Ignorance can be bliss. But probably not in the middle of the world's worst financial crisis since 1929. One of the features of the ongoing credit crunch that alarms me the most is the sheer complexity of the derivatives and other instruments traded on global markets. Whenever I try to get to grips with credit default swaps and suchlike, I always end up losing the plot somewhere along the line. There was a great idiot's guide in the FT this weekend, with a journalist using analogies to do with haystacks and managing the potential risks of fire. But I felt as thick as Farmer Barleymow as I searched for a tiny needle of understanding. Twenty years ago, I was fortunate enough to study at one of the top social science institutions in the world. But I might as well have spent three years stacking shelves at Asda for all the good it's doing me now.

Watching programmes like Newsnight and listening to Today on Radio 4, I gain a small degree of comfort from the fact that even the brightest brains of the media world seem a little bit uneasy when talking to traders, academics and authors who are specialists in this obscure field. The BBC is fortunate to have people such as Evan Davis (Oxford and Harvard) and Robert Peston (Oxford and the Free University of Brussels) who really do understand this stuff. But the generalists - who would be quite happy analysing Turkey's potential entry to the EU or discussing the influence of Arthur Miller on twentieth century American literature - start to struggle when confronted with physical settlements and cash settlements in a CDS contract.

I've come to the conclusion that you just need a particular type of brain to get to grips with it all. And short of a transplant, I'm never going to be an owner of one of those brains. You could put me in a classroom for weeks on end and I'd still come out none the wiser. I just hope that some of the people trading in these instruments have a better grasp of it all than me.

I'm certain there are people who left school at 16 or 18 and started commuting into the City from Billericay, who just have a knack of picking up stuff like par quotes, reference entities and z-spreads. The fact that they're reading The Sun on the train is all part of an elaborate cover.

Friday, October 10, 2008

I have to say wtf?

Someone told me yesterday that it's now common practice in bars and pubs for people to say "brb" when they nip off to the toilet. For the uninitiated, this expression is text messaging lingo for "be right back".

It struck me that life could become a lot simpler if we were able to conduct all our conversation in text. We could, for instance, simply say "lol" or "rofl" rather than actually going to the effort of laughing. All suggestions welcome here on the Washed and Ready to Eat comments board. On the other hand, you may just shrug your shoulders and say yyrw.

Monday, October 06, 2008

Credit crunch swept under the carpet

The credit crunch is becoming a useful opening gambit for all kinds of businesses in their communications with consumers. This morning, for instance, a local carpet firm dropped a leaflet through my door telling me that I can beat the crunch through their unique service.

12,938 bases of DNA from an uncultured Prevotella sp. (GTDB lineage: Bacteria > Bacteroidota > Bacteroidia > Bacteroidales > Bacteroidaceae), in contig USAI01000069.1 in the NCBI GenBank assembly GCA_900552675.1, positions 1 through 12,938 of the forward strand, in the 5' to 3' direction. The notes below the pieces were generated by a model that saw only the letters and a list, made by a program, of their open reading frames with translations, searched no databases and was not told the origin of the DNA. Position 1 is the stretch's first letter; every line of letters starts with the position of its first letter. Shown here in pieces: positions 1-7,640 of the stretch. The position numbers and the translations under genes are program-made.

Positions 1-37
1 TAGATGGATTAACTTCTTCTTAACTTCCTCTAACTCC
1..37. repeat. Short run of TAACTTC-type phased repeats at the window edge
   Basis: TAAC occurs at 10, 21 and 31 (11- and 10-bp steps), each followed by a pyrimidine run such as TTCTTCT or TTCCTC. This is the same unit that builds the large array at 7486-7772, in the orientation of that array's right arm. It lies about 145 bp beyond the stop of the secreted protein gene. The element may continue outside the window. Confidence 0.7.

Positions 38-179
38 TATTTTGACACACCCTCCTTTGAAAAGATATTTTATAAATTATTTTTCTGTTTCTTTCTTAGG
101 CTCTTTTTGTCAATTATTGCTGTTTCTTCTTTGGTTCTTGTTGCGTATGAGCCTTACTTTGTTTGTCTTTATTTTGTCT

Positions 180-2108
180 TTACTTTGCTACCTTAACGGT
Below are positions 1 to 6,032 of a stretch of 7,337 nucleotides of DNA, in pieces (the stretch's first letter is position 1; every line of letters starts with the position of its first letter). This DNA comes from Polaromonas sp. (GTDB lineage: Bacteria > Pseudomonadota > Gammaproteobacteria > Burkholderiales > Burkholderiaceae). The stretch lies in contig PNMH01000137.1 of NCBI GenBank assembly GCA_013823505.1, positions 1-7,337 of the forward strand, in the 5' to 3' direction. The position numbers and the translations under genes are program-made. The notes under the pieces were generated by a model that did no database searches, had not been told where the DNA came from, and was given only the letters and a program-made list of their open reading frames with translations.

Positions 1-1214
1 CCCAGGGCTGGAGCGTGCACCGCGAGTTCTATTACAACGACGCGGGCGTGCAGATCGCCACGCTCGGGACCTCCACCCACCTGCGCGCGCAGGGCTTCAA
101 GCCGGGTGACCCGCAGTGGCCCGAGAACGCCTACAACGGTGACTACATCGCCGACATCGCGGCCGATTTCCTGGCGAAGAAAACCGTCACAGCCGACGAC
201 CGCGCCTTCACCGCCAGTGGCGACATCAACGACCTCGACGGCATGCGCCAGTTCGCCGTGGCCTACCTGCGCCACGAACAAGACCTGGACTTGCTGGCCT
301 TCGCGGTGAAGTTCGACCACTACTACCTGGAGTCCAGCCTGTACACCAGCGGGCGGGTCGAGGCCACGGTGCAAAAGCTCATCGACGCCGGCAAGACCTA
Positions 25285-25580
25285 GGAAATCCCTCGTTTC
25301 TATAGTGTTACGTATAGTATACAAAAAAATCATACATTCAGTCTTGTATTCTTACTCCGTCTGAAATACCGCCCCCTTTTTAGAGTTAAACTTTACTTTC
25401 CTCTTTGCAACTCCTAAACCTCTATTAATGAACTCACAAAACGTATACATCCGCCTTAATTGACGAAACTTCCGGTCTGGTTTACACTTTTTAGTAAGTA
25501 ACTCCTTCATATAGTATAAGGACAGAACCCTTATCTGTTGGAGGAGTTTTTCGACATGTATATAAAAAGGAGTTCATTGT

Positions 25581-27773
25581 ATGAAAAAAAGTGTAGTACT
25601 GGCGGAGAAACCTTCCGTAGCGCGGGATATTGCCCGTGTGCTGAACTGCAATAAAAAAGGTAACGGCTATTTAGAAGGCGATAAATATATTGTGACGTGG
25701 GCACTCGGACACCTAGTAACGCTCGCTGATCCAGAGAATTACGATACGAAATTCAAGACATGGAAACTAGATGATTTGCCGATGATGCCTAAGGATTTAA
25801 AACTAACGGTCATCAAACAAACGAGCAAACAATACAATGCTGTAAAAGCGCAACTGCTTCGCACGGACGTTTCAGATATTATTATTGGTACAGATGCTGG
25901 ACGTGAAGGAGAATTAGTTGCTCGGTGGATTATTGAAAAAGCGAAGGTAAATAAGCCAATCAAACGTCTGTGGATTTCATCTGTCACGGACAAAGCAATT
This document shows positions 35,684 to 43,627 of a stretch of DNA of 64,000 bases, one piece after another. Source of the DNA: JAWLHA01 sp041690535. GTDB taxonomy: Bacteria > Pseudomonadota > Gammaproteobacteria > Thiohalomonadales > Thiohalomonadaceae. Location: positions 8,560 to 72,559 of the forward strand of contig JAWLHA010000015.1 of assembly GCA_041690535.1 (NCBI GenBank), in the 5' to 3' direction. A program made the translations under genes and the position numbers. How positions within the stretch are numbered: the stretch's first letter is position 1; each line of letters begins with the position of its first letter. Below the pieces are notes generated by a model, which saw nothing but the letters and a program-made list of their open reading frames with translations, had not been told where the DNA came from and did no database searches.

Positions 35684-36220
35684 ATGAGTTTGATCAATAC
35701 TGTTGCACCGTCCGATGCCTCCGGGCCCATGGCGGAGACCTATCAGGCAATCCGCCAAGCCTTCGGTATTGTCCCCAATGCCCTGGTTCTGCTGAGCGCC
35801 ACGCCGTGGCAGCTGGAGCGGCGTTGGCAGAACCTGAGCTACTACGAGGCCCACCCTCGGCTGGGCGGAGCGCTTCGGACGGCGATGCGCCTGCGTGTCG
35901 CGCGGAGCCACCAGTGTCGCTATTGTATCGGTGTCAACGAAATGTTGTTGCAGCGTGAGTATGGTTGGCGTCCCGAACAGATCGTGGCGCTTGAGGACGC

With free gripper rods and door bars on offer, there's no doubt that I'll soon be able to forget about the turbulence on the world financial markets. House prices collapsing? Unable to get a loan? Don't worry, mate. We'll dispose of your existing carpets free of charge.

Saturday, October 04, 2008

No nukes is good nukes

I was amused to read the 1970s BBC script, released by the National Archive in Kew yesterday, which was designed for use as an announcement in the event of a nuclear attack. In keeping with the prevailing view of the time that an 'all clear' would eventually sound, listeners were advised to stay in their homes, conserve water and fuel and await further instructions.

"Lavatories" (don't you just love the twee, middle-class period character of the language?) were not to be used. The recently nuked populace was encouraged to make "alternative toilet arrangements". In an emergency, one can imagine people perhaps being willing to build pits and latrines in their back gardens, but remember, they were also being told not to go out of the house because of the radioactive fallout. So exactly what the alternative toilet arrangements were supposed to be, God only knows.

The end of the announcement is particularly confusing: "We shall repeat this broadcast in two hours' time. Stay tuned to this wavelength, but switch your radios off now to save your batteries until we come on the air again. That is the end of this broadcast."

Note there's no mention of any actual update in two hours' time. Just another BBC repeat. I personally wouldn't want to listen to the message again for, say, another six months. After all, the content wasn't exactly cheery.

According to press reports, the BBC planned to follow the message with entertainment programmes, so that people would chill a little and be less inclined to pop their head out the door into a radioactive cloud. I'm just trying to picture the scene:

"Don't you think you should go outside, John? See what's happened to the street? We don't have any food."

"Don't talk so bleeding stupid, Pam. Steptoe's coming on in a minute."

Actually, it would probably have been The Two Ronnies.

It's goodnight from me. And it's goodnight from everybody else too.

Thursday, October 02, 2008

How to spot a restaurant with pretensions

There's something about the use of the word "jus" on a menu that tells you that you're not eating in the local Harvester.